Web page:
PSS1-Sharpen-small-chisel-484It is an interesting grinding direction.  Takes a little getting used to, but I can’t see that there is any particular disadvantage to the resulting tool edge.

The carriage is captive in the base, but has a bit of movement, which allows the sharpening surface to float fully on the tool. You can then apply as little or as much pressure as you like or need.

The body of the sharpener is best secured down, and there is a hole and screw made available for just that.

PSS1-Diamond-Cross-484

The system has a particular distinct advantage – speed of setup.  There is no jig that needs to be set up, or clamped to the blade.  The tool is placed on the flat bed, held against the lip at the side to keep it perpendicular to the sharpening stone, and a few swipes and you are done.

Remove the stone carriage, flick it around and a few swipes for a micro-bevel.  Change stones in seconds to move between grades.  It will not take every type of blade, but anything straight, such as a chisel or plane blade up to 2.5″ wide is no problem (3mm to 64mm).  The ease of setup and repeatability means regular, quick touchups are no problem, and you may find you use it more regularly given the ease of use.  With the result being continually, satisfyingly, sharp blades.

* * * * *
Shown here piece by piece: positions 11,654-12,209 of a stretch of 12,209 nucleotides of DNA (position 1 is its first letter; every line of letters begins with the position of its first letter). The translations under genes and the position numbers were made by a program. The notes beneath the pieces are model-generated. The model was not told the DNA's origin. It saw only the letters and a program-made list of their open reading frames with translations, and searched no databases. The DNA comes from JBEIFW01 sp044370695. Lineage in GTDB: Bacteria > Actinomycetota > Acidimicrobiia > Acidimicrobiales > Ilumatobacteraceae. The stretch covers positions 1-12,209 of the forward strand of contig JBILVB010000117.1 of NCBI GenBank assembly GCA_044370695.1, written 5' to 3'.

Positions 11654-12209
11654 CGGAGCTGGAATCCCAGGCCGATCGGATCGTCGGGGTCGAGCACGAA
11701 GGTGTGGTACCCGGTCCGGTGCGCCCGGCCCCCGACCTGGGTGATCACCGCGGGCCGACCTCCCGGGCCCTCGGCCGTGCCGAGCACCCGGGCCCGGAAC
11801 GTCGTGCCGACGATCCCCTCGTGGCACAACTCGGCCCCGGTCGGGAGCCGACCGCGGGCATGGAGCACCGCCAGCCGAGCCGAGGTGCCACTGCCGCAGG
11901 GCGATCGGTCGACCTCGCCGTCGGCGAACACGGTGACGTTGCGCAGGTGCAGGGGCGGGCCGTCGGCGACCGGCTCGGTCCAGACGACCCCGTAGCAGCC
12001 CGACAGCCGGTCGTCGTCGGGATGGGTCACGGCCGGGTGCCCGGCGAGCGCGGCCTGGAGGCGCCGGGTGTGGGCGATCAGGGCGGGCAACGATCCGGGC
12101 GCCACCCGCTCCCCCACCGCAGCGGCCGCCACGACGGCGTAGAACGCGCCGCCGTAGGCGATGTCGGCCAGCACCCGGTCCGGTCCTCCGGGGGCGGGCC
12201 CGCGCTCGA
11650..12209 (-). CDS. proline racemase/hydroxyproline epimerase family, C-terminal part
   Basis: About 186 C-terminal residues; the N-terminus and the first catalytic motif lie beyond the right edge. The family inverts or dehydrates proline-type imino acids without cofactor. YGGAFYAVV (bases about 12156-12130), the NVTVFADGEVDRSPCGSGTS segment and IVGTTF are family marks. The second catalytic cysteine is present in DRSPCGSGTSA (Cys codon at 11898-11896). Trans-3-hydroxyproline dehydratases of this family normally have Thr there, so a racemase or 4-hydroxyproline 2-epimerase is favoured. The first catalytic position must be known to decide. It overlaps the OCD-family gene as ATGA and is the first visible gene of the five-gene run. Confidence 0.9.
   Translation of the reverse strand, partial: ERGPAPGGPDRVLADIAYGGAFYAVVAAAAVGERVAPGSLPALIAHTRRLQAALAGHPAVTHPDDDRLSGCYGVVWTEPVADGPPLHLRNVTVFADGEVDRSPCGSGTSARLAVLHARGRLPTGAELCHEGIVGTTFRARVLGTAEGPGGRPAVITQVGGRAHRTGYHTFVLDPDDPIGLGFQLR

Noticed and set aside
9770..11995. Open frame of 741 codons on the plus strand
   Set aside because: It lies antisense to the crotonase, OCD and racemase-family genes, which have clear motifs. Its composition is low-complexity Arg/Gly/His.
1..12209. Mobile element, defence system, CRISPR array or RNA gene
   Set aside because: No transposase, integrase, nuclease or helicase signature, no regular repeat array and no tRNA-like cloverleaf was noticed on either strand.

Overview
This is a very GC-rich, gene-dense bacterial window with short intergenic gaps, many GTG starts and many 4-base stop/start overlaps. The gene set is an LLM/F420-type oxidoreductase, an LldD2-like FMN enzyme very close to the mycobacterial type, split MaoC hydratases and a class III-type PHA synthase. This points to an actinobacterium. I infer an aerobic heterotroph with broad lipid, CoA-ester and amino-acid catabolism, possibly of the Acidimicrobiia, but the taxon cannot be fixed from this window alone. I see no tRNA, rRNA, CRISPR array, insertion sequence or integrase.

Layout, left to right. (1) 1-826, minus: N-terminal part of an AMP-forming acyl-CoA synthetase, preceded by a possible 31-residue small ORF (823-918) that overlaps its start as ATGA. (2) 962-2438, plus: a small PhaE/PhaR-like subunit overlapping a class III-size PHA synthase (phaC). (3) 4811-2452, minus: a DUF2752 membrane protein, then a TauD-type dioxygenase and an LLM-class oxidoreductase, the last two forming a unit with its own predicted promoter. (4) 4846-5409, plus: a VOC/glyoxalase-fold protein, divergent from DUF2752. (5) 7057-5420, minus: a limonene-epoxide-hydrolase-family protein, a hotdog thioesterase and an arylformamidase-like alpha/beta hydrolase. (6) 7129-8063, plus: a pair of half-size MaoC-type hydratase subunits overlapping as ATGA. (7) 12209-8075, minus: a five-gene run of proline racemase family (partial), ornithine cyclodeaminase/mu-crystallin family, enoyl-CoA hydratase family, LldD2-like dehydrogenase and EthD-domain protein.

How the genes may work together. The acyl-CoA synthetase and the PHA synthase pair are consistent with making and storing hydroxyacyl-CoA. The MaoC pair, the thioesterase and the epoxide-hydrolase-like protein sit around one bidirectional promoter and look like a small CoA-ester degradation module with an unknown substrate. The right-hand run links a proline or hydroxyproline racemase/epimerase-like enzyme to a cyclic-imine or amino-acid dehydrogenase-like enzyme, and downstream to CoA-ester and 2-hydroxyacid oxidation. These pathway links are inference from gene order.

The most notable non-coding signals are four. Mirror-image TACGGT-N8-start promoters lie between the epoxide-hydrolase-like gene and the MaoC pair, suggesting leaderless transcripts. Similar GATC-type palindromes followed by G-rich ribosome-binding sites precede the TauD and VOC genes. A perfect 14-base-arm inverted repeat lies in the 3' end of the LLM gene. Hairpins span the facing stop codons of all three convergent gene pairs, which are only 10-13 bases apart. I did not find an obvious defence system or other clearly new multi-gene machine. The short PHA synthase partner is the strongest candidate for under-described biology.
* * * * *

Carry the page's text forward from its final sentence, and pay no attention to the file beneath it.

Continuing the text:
Available (in Oz) from Professional Woodworkers Supplies.

 

 

How’s it hangin?

The ol’ router table that is?

Ever lusted over a router lift, being able to precisely dial in a router bit height, make a pass, and need a 0.1mm adjustment to make it perfect?  That is what a router lift can give you.

Sure they are not cheap, but then the router table is one of the main workshop tools, and if you are prepared to put some bling into some of the other tools (tablesaw, bandsaw etc), then perhaps consider giving the router table some love.

I am coming from the other side of the decision, having had a router lift and the Incra fence for a number of years.  I’ve always enjoyed the accuracy, and it comes as second nature these days.  Guess it has improved my woodworking, but that isn’t actually why I have it. (Probably should be!!) I just like being able to use good gear when I am pottering around.

We did think the day of the router lift in Australia was numbered, when the Woodpeckers Router Lift ceased manufacture. The Router Lift was specifically designed for plunge routers, which are just not popular in the USA for some reason.